The obvious move was to take these flavors a little bit north of the border and translate them into a Southwestern-style Thanksgiving staple. Bacon adds a salty-smoky flavor to the final product, plus enough grease to soften a handful of chopped red onion and a healthy dose of garlic. Depending on your tolerance for spice, a pinch of cayenne or even some chopped jalapeño contributes a bold kick to the dish. Once the aromatics have softened, the corn joins the party along with our finishing elements: sour cream for tang and, of course, a hefty pour of heavy cream. The only effort required for this recipe is time—be patient and reduce the cream over low heat so neither the corn nor dairy overcooks.

To finish the dish, just remove it from the heat, add chopped bacon, a touch of lime zest and juice, and a final flourish of cilantro or scallions to cut through the creamy, fatty sauce. Olé!

Get the recipe for Chipotle Corn Salsa Creamed Corn »

Domino's CinnaStix Apple Crisp


The combination of apples and cinnamon is a classic for a reason. It delivers the comforting warmth of toasty autumnal spices and the hearty sweetness of still-tart apples. To fast foodify dessert, we turned to Domino's CinnaStix: a bready, pizza dough byproduct topped with cinnamon and sugar and accompanied by a small well of sticky-sweet icing for optimal dunkage. Then, it just took some tinkering with Max's apple crisp recipe to balance the sweetness of a CinnaStix topping with a base of tart, boozy apples.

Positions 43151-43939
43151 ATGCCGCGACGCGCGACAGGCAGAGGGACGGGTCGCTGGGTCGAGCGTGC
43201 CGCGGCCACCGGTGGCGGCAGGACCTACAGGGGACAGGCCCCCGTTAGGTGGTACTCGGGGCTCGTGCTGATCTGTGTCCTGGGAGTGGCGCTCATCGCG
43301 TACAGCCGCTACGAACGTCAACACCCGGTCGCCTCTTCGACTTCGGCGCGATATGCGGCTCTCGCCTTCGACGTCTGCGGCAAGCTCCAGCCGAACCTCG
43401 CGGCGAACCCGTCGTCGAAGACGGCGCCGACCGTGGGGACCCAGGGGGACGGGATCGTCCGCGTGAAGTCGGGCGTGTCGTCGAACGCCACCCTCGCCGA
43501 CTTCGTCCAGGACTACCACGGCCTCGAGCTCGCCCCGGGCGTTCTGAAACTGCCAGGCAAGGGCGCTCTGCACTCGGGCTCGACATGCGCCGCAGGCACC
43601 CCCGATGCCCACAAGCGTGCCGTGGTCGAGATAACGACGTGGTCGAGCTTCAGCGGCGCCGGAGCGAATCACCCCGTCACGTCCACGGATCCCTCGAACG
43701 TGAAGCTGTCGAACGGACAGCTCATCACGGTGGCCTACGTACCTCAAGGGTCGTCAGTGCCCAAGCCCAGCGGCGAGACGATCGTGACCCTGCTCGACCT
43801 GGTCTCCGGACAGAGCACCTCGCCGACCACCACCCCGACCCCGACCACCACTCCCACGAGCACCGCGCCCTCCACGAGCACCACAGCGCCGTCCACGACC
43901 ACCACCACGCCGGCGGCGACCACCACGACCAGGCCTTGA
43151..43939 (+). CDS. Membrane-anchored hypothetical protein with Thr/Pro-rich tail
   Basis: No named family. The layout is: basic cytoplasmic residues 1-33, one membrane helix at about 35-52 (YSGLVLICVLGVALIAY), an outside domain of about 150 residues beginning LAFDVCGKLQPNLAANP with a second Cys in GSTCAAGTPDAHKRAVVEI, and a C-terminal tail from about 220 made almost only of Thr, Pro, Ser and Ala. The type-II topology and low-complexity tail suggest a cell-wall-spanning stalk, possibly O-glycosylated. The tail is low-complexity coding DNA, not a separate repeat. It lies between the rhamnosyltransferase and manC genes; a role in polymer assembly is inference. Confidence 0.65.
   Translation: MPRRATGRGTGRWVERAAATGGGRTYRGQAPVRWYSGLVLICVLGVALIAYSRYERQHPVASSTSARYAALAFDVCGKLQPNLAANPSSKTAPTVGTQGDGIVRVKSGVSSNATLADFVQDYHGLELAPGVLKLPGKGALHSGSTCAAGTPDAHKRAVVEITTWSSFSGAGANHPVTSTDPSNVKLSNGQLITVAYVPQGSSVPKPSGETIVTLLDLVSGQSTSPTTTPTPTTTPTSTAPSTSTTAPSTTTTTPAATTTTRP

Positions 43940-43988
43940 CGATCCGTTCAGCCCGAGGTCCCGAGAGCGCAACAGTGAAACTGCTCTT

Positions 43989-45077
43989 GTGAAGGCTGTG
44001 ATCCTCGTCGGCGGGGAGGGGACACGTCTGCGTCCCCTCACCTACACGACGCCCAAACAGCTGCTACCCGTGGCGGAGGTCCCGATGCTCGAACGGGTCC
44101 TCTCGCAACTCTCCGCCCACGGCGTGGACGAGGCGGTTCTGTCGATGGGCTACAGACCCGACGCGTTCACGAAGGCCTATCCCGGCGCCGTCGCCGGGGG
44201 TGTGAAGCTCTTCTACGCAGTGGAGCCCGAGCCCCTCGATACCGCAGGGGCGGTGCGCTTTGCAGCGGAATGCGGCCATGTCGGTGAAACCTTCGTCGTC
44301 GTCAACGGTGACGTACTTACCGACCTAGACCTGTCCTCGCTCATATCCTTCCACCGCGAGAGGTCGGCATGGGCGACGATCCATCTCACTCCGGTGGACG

For this rendition, rich turbinado sugar is combined with flour, butter, spices, and chopped CinnaStix with their icing, while apples marinate in cornstarch for viscosity, and brown booze. Scotch provides a nice, smoky contrast to the profound sweetness of seasonal apples and commercial high fructose corn syrup, but we tried it out with bourbon as well, and it was similarly superb (rum or rye would be great options too). And the otherwise gluey icing actually helps the topping come together and form a solid crust on the apples.

I bake the whole mess together until the topping is browned and beginning to harden. The CinnaStix crisp up into sweet croutons that provide a perfect contrast to the luscious, almost caramelized apples beneath. This may not be the traditional Thanksgiving apple crisp you've put up in years past, but it will certainly be a conversation piece—how on earth did you get marvelously crispy topping on those perfectly cooked apples?? Just think twice before revealing your secret ingredient...

Get the recipe for Domino's CinnaStix Apple Crisp »